"One of the biggest failures of Tony Blair's first term was missing the public mood on genetically modified food and crops," said a Guardian article only yesterday, while the Scotsman today points out that GM foods, unlike the issues at the front of the UK's main political parties manifestoes, concern every sector of British society.
Now amidst the deepening British Farming Crisis, which even caused the postponement of the current election from the date originally planned, the Prime Minister is seeking to show that he is attending to the problems in the countryside.
Tony Blair has responded to pleas to visit agricultural Norfolk during the current general election campaign. Blair failed to visit the area during the last election, nor has he come here at any time since.
This he will do this Friday. And where will Blair be visiting?
Where else but the John Innes Centre with its multi-million pound Sainsbury Centre (financed by his GM-enthusiast cabinet colleague and multi-million-pound party donor: the former food industrialist, Lord Sainsbury) and a Director who proudly proclaims he is 'FIGHTING THE GOOD FIGHT FOR GM CROPS'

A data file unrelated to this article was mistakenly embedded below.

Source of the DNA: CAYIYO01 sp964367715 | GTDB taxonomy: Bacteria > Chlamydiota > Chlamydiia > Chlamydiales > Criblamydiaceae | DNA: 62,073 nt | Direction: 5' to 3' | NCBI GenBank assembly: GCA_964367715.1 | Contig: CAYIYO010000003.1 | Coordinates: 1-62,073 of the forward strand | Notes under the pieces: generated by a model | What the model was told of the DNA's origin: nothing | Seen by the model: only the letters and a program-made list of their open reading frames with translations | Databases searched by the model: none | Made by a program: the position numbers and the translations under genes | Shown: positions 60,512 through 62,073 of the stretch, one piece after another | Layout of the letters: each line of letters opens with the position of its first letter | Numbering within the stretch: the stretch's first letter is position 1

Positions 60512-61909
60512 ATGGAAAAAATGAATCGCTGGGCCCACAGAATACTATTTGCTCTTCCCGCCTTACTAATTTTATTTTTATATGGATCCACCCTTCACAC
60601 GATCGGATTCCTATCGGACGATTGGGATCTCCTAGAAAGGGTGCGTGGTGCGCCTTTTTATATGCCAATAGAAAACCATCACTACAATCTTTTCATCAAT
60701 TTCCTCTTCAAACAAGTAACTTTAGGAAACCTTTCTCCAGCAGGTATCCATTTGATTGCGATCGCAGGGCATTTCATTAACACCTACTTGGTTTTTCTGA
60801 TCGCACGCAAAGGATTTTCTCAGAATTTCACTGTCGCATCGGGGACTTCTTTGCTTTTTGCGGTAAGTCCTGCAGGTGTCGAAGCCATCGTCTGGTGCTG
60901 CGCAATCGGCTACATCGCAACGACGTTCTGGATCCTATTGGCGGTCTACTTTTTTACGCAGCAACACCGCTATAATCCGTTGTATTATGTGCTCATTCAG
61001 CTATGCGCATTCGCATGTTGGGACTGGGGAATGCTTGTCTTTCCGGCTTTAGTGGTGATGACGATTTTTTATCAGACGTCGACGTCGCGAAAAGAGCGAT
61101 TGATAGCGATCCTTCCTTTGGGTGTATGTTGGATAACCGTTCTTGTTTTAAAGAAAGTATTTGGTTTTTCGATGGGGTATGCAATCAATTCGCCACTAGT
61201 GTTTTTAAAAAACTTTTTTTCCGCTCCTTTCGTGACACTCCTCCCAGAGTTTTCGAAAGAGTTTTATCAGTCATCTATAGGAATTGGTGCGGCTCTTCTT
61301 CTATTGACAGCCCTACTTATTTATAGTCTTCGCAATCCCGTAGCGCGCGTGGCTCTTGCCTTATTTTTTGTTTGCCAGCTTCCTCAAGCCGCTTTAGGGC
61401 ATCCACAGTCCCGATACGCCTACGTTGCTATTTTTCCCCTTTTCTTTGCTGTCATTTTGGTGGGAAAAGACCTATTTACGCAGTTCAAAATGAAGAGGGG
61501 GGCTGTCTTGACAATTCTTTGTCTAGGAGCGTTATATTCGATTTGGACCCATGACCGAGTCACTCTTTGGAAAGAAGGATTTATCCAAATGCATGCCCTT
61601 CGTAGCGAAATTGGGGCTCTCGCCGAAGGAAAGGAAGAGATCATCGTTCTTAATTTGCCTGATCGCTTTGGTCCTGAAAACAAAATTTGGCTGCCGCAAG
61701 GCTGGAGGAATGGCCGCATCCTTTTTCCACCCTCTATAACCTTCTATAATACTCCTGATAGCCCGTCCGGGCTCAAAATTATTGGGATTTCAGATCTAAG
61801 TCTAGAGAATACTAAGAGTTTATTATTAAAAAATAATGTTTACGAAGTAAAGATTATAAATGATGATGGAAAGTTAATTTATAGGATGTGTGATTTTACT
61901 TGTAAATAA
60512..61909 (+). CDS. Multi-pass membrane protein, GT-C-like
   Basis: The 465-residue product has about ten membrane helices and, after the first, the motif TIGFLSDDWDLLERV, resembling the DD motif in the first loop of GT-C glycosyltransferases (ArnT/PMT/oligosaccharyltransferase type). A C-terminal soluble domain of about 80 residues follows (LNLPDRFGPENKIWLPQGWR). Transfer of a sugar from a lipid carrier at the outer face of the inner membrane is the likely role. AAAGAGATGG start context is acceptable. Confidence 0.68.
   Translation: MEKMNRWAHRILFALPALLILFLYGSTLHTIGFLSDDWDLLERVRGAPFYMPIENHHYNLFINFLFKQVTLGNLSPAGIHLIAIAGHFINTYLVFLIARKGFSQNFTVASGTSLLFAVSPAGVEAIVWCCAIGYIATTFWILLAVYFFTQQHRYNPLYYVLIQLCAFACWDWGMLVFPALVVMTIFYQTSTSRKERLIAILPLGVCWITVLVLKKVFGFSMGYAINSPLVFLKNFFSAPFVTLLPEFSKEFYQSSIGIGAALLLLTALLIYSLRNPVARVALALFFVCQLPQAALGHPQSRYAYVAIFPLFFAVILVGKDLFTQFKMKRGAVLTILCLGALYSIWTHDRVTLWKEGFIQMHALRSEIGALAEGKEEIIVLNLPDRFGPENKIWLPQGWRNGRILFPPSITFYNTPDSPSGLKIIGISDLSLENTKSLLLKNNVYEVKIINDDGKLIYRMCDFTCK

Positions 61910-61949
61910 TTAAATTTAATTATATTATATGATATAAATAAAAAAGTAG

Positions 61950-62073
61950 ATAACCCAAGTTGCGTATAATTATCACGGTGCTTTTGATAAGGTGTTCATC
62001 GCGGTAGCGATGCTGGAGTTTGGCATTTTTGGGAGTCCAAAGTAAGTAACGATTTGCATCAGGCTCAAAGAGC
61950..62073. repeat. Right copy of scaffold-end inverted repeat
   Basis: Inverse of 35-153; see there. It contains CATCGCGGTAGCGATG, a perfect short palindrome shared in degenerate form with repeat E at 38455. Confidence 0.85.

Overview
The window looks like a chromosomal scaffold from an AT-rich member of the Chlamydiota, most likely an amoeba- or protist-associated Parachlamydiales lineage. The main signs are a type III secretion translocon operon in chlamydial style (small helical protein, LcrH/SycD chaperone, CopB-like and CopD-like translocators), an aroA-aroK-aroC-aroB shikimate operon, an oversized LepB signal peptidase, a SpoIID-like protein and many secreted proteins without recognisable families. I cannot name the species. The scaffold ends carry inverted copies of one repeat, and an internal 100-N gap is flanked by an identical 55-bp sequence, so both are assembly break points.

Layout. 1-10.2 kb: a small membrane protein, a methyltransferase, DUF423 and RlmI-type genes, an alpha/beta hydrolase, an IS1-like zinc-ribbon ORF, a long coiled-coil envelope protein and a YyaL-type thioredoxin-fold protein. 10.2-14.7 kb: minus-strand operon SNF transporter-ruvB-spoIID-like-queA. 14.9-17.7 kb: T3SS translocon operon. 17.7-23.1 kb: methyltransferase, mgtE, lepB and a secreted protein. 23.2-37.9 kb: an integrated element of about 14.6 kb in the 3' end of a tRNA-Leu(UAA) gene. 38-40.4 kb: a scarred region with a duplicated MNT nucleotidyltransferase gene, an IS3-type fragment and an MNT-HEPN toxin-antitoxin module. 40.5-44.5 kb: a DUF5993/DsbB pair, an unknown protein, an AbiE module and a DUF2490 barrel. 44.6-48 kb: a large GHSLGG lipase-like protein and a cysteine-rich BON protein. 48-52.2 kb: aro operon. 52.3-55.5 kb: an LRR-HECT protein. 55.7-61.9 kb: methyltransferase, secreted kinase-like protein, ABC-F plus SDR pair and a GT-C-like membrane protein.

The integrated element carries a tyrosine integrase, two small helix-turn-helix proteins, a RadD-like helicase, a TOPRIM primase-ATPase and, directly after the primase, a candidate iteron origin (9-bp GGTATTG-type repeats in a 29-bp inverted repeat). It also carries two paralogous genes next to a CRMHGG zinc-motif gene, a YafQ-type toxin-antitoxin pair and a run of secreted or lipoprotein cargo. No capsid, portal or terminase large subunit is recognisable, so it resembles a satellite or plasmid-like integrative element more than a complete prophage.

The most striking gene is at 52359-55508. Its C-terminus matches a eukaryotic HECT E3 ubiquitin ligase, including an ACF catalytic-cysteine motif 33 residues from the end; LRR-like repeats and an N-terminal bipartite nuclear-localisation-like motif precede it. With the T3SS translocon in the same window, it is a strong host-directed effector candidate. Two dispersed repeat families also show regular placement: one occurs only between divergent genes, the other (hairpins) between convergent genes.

How very appropriate.
"One of the biggest failures of Tony Blair's first term was missing the public mood on genetically modified food and crops. Despite [an] unprecedented revolt by consumers, Tony Blair, while avoiding mention of the issue at all, remains a GM enthusiast... Currently there is no market in Britain for GM food and most chains are also banning GM crops from animal feed... Despite all this, full scale trials of genetically modified crops are under way, even though there is serious public opposition... The perception that the prime minister is a pushover for big business interests is partly tied up with his perceived lack of interest in genuine public concerns about the consequences of embracing this technology."
The Guardian, May 14, 2001
The debate nobody wants - GM
'Topics banished to the back of the manifestos, such as genetic research, conservation, animal welfare and poverty, appear to be those engaging growing numbers of the public. And, as our survey clearly demonstrates, these are matters embraced not just by the young, educated middle classes. It is the older age groups who are most concerned about the plight of the countryside, while GM foods concern the lower socio-economic sections of society as much as the ABC1s.' The Scotsman, May 15, 2001 ...PEOPLE FRET OVER GLOBAL ISSUES